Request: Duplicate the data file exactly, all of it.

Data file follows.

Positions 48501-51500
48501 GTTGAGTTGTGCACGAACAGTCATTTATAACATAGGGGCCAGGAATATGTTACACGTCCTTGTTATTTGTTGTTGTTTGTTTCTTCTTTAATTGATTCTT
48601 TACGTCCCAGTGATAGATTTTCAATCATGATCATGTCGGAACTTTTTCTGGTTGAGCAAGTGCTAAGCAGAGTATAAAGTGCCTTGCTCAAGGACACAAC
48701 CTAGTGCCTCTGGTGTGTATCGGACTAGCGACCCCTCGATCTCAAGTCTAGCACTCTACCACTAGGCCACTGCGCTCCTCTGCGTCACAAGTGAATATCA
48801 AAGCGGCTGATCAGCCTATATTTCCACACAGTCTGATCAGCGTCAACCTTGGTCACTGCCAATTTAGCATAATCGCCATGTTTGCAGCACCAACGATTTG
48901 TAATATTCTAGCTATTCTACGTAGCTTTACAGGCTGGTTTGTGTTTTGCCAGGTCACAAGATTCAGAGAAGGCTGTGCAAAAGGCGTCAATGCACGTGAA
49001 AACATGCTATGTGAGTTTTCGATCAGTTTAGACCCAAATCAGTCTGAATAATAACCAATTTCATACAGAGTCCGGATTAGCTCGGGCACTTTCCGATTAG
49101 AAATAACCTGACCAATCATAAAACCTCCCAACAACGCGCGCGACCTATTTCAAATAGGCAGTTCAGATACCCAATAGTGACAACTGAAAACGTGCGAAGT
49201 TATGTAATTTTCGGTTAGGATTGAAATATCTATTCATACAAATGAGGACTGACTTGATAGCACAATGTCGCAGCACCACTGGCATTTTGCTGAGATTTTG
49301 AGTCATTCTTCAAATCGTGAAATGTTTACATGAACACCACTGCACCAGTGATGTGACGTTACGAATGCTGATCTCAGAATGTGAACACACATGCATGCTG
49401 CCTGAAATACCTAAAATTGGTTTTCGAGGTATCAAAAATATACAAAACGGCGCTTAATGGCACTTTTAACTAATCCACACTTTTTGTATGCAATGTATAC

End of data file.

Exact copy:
Positions 48501-51500
48501 GTTGAGTTGTGCACGAACAGTCATTTATAACATAGGGGCCAGGAATATGTTACACGTCCTTGTTATTTGTTGTTGTTTGTTTCTTCTTTAATTGATTCTT
48601 TACGTCCCAGTGATAGATTTTCAATCATGATCATGTCGGAACTTTTTCTGGTTGAGCAAGTGCTAAGCAGAGTATAAAGTGCCTTGCTCAAGGACACAAC
48701 CTAGTGCCTCTGGTGTGTATCGGACTAGCGACCCCTCGATCTCAAGTCTAGCACTCTACCACTAGGCCACTGCGCTCCTCTGCGTCACAAGTGAATATCA
48801 AAGCGGCTGATCAGCCTATATTTCCACACAGTCTGATCAGCGTCAACCTTGGTCACTGCCAATTTAGCATAATCGCCATGTTTGCAGCACCAACGATTTG
48901 TAATATTCTAGCTATTCTACGTAGCTTTACAGGCTGGTTTGTGTTTTGCCAGGTCACAAGATTCAGAGAAGGCTGTGCAAAAGGCGTCAATGCACGTGAA
49001 AACATGCTATGTGAGTTTTCGATCAGTTTAGACCCAAATCAGTCTGAATAATAACCAATTTCATACAGAGTCCGGATTAGCTCGGGCACTTTCCGATTAG
49101 AAATAACCTGACCAATCATAAAACCTCCCAACAACGCGCGCGACCTATTTCAAATAGGCAGTTCAGATACCCAATAGTGACAACTGAAAACGTGCGAAGT
49201 TATGTAATTTTCGGTTAGGATTGAAATATCTATTCATACAAATGAGGACTGACTTGATAGCACAATGTCGCAGCACCACTGGCATTTTGCTGAGATTTTG
49301 AGTCATTCTTCAAATCGTGAAATGTTTACATGAACACCACTGCACCAGTGATGTGACGTTACGAATGCTGATCTCAGAATGTGAACACACATGCATGCTG
49401 CCTGAAATACCTAAAATTGGTTTTCGAGGTATCAAAAATATACAAAACGGCGCTTAATGGCACTTTTAACTAATCCACACTTTTTGTATGCAATGTATAC